In March of 2008, Fuel Oil News published one of my articles called “Update Procedures.” It had to do with the cold-starting of boilers and the effect that process has on heating systems and chimneys. I’m not going to go over all of it again, if you want to read the full article you can find it in Fuel Oil News archives on-line.
I mentioned back then the mess high-efficiency equipment was making of chimneys and here’s that part of the article again:
“Venting is tough except maybe in the dead of winter because the chimney cools during cycles and there is little to no thermal draft present on start-up. Tight combustion heads have helped with off-cycle losses over older oilburners, but they also do their job and reduce the flow of air through the chimney causing the oilburner to have to reheat the chimney every cycle increasing condensation. In the warmer weather, cold-start boilers can wreak havoc with service again due to draft problems.
“Cold-start, high efficiency boilers, in my opinion, also lead to a lot of damage being done to chimneys and masonry chimney liners that is called spalling… In addition, low temperatures in the flue may never properly heat up and then condense on the top of the chimney, causing the condensation of flue gases and the resultant freezing of the condensation.
“Finally, on the subject of flue gases I am beginning to believe that our industry standard of maintaining a minimum of 350°F Gross and 285°F Net stack temperature is not adequate for most chimneys in the United States and Canada. These chimneys are for the most part too tall, too big and don’t warm up quick enough. In addition, the 350°F Gross is normally with a maximum of 10 feet of fluepipe. In many cases flue pipes are longer and just add to the cooling process along with improperly installed and simply not needed draft regulators. I am now recommending that we maintain a minimum of 400°F Gross at the breeching and that we run a slightly higher temperature to prevent problems and enhance operation. If you line the chimney with stainless, fine; 350°F just may do it, but if the chimney is masonry and masonry lined I would go to 400°F.”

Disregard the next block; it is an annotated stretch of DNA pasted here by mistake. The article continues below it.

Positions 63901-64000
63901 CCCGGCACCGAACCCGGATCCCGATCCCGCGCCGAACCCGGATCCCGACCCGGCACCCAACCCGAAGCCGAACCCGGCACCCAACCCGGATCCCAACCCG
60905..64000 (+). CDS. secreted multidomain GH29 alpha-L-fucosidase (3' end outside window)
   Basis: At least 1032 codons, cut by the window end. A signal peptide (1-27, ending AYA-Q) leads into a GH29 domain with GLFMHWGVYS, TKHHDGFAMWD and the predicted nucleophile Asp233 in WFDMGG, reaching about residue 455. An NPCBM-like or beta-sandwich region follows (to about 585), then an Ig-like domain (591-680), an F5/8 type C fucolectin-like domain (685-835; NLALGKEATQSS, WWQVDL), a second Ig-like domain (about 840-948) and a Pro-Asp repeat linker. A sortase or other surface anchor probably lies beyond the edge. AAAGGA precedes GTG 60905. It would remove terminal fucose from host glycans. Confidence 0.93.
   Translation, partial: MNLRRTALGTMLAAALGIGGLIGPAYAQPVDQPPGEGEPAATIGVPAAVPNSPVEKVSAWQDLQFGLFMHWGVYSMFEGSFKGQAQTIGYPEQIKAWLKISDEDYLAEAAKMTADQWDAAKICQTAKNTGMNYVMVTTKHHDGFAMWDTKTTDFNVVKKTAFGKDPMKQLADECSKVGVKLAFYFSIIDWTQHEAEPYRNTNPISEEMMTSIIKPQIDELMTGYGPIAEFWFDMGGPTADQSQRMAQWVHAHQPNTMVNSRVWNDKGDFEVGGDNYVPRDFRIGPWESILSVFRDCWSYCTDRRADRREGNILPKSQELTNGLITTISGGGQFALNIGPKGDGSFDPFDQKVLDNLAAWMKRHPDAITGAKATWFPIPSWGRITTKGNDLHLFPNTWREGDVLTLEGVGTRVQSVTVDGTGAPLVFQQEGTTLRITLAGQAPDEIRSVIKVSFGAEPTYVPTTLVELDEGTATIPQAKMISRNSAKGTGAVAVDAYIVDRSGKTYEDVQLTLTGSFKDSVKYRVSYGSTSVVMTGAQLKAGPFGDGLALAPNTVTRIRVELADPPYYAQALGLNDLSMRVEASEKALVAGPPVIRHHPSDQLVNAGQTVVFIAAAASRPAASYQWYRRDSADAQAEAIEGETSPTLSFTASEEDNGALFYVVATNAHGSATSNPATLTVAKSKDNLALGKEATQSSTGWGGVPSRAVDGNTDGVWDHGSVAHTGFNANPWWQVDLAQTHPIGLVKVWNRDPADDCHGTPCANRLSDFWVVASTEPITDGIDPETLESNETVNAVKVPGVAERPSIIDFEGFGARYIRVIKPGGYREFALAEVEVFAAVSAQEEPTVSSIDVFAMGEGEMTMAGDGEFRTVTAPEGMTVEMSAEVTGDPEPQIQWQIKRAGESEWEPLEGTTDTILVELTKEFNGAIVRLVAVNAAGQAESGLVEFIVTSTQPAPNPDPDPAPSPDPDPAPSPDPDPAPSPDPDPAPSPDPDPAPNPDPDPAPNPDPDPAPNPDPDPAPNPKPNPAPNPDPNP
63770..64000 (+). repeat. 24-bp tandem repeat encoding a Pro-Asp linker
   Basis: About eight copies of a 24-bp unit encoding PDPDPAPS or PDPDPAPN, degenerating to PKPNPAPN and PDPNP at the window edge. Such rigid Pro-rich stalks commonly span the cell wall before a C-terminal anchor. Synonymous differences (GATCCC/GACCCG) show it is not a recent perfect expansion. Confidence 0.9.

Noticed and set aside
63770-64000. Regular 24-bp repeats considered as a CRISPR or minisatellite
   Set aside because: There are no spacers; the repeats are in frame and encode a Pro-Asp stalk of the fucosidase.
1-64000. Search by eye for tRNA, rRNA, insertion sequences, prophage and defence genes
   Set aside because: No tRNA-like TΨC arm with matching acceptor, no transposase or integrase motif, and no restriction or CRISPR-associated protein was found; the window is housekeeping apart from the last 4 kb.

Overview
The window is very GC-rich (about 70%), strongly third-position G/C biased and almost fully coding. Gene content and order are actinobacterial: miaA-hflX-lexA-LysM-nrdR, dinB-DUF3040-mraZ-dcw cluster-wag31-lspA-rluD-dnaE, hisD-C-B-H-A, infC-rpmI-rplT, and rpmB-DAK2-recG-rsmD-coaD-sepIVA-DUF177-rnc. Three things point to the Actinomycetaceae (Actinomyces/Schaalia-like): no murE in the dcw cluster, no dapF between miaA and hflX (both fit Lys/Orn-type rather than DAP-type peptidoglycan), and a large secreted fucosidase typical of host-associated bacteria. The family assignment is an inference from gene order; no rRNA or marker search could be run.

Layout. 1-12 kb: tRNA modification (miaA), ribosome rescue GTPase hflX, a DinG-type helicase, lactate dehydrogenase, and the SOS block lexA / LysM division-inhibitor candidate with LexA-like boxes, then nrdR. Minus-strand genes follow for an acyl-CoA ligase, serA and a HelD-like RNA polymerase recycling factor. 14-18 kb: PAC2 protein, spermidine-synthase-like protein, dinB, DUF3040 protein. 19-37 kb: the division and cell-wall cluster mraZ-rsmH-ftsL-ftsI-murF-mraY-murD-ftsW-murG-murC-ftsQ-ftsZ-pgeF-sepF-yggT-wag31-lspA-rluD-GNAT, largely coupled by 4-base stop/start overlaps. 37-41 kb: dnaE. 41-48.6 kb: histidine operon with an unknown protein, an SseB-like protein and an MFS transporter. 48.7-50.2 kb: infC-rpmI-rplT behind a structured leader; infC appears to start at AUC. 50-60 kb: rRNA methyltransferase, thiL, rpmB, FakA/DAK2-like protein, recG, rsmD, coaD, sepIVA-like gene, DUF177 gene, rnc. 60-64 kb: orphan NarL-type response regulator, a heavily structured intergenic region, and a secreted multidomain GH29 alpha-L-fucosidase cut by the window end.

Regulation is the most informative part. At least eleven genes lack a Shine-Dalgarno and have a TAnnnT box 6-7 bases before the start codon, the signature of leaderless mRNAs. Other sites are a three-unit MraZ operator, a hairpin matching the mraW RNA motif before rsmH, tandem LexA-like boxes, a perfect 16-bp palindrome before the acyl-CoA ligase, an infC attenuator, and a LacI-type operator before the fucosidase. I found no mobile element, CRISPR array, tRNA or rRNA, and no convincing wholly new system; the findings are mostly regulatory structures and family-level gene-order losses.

I mentioned the pictures that I had, but couldn’t release at the time due to litigation. I want you to see these pictures not only for the effects of doing it wrong, but also the results. Figure 1 shows an improperly installed draft regulator installed in a fashion known as a ‘plumber’s tee’. As we’ve discussed more than once here and in my books, the “plumbers tee” is O.K. for atmospheric gas, but not for any type of powerburner, oil or gas. Figure 2 shows icing in the chimney. It is these ice formations, caused by low stack temperatures, which give us the cleansing effect and create spalling. Finally, in Figure 3, the blocked chimney base that finally caused the CO (Carbon Monoxide) to release into the home. This incident left one person brain dead and another impaired.
Again, as I said in that article:
“Many of us do things because we were taught to do them the way the guy who taught us did them. In most cases he was taught by a guy in 1938 who was taught to do it following the anthem ‘But we always did it that way.’ Technology has progressed a long way and yet many in this industry think that our outdated traditions make more sense than following the manufacturer’s recommendations and that won’t hold up in court because it just doesn’t make sense.”
I encourage you to find out more about combustion and chimneys since one has already defined our reputation with many customers and the other soon will. Nobody knows it all and can’t, but we should know these two subjects better than all of the others we deal with as technicians. There’s always a better way, so let’s try to meet each other in class before we meet each other in court.
*George Lanthier is the owner of Firedragon Enterprises, a teaching, publishing and consulting firm. His website is www.FiredragonEnt.com and he can be reached at 508-421-3490 or at the Firedragon Academy, 608 Moose Hill Rd., Leicester, MA 01524